Affluence Brings Shortage of Fire Volunteers in NJ


When Terry Davison first joined the all-volunteer Princeton, N.J., Fire Department 35 years ago, it had a glut of volunteers, reports the Trenton Times. Back then, the department’s full roster consisted of 150 active volunteers, about four times the current number, Davison recalled recently. Unlike today, he said, the overwhelming majority lived either in the borough or in neighboring Princeton Township.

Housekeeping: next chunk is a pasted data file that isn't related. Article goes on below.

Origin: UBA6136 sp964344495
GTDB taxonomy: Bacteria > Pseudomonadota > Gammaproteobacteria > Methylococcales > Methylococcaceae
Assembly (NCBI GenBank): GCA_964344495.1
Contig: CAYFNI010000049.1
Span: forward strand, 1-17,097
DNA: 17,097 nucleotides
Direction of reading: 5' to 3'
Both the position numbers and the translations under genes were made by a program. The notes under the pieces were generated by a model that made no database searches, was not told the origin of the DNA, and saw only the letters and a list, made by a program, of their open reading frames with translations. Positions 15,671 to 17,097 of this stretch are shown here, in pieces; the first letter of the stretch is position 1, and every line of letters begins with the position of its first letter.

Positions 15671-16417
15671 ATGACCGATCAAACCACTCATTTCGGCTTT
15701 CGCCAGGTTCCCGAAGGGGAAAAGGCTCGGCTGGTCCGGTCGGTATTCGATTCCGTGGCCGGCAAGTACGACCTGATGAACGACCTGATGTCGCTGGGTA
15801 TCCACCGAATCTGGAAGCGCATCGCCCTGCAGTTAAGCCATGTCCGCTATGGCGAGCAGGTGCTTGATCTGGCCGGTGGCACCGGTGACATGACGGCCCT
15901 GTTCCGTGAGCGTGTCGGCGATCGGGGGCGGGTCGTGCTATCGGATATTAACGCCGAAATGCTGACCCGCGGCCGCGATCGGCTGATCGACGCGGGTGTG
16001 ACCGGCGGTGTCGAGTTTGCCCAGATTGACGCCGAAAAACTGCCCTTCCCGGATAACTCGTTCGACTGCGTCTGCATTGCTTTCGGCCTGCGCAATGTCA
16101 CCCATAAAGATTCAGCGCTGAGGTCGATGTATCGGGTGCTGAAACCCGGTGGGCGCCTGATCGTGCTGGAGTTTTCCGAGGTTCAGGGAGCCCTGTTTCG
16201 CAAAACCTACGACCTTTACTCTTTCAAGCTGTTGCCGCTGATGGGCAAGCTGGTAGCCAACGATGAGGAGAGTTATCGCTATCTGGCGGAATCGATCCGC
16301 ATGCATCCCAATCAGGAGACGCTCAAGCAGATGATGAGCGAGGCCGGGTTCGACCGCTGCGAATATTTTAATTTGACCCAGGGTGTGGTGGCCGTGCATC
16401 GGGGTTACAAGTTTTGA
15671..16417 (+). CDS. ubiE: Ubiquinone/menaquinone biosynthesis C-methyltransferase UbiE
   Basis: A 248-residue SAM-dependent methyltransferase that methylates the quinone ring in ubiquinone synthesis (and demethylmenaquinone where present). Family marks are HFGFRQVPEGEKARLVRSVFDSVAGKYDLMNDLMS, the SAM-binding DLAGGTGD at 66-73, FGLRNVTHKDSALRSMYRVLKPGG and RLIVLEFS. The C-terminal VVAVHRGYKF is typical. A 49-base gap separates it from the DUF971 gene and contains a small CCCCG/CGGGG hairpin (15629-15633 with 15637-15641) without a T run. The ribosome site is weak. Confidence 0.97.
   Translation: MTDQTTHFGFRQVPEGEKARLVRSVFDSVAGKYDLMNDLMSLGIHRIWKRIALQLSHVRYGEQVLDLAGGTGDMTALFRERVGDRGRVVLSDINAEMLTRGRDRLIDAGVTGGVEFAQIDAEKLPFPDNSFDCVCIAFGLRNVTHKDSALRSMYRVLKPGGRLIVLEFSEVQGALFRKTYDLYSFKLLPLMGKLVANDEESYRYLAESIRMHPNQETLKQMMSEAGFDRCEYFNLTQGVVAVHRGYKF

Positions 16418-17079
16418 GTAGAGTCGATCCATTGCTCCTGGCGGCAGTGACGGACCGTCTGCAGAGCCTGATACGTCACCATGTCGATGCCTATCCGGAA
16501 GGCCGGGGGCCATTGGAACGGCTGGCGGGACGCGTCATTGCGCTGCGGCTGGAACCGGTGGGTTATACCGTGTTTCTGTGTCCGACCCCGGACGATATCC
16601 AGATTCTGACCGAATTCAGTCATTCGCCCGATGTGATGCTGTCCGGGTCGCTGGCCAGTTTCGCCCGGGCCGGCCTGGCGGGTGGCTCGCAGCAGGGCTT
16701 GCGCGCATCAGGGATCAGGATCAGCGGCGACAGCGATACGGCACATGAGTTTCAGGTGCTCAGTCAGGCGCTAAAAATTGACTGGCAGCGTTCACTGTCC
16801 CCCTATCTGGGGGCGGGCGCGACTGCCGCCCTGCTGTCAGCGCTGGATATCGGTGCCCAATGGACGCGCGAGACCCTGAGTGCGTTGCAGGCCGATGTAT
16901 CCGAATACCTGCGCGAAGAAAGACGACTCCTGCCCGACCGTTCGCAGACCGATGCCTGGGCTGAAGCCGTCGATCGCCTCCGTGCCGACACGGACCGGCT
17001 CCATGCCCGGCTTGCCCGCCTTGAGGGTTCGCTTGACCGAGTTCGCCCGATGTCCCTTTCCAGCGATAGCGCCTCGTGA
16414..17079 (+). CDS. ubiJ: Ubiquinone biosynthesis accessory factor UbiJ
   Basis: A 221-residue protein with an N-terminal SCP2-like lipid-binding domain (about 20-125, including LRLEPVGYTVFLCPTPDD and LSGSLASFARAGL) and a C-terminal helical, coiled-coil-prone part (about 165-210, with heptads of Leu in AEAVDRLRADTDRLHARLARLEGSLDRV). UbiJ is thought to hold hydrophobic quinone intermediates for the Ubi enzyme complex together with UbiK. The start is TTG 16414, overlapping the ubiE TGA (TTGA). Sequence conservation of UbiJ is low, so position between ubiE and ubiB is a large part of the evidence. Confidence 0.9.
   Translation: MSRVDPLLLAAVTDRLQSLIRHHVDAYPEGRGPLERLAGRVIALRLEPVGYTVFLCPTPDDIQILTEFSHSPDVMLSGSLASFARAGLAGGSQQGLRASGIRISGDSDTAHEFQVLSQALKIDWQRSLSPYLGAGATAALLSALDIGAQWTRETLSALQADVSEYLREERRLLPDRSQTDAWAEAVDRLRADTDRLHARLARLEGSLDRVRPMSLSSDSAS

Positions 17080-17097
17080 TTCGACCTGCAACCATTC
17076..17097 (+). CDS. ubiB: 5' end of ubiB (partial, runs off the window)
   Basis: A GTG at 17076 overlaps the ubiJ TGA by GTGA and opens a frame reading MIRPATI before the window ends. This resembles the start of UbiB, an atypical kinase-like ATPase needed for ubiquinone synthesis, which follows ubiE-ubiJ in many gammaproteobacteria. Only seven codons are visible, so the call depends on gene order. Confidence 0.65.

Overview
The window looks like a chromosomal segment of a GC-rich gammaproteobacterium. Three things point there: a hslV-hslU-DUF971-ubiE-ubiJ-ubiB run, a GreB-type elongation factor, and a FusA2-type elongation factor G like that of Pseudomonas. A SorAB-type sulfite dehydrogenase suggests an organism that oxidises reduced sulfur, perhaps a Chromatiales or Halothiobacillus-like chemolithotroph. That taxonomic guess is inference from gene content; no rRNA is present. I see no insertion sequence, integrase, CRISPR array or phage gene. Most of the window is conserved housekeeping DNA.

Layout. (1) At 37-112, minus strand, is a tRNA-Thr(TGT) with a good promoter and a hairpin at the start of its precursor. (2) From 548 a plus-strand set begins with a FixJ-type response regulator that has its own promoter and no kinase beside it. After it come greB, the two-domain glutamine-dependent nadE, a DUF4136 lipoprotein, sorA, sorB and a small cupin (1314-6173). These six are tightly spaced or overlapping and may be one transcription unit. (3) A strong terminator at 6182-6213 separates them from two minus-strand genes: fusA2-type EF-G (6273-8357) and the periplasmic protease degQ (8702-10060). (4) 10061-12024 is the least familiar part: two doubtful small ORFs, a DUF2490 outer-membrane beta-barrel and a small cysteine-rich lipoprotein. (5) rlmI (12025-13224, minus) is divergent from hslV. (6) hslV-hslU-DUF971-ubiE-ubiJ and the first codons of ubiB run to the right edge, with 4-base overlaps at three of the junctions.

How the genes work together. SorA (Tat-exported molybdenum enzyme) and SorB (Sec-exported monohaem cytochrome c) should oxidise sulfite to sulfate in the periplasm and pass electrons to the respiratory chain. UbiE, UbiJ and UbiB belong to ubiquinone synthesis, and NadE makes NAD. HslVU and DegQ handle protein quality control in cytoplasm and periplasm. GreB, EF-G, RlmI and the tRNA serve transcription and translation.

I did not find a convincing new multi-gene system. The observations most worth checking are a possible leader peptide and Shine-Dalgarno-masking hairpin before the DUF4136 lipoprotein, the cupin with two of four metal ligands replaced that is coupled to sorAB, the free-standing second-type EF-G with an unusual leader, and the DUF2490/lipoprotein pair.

Most of the Princetons’ volunteer firefighters, then as now, came from blue-collar households, said Davison, 57, a retired plumber. Increasingly, however, soaring housing costs in the Princetons have put the squeeze on the blue-collar population that has been the fire department’s lifeline. In some cases, blue-collar residents moved to less expensive communities. And with a few exceptions, the higher-income white-collar professionals and academics who moved into the Princetons don’t seem interested in firefighting.


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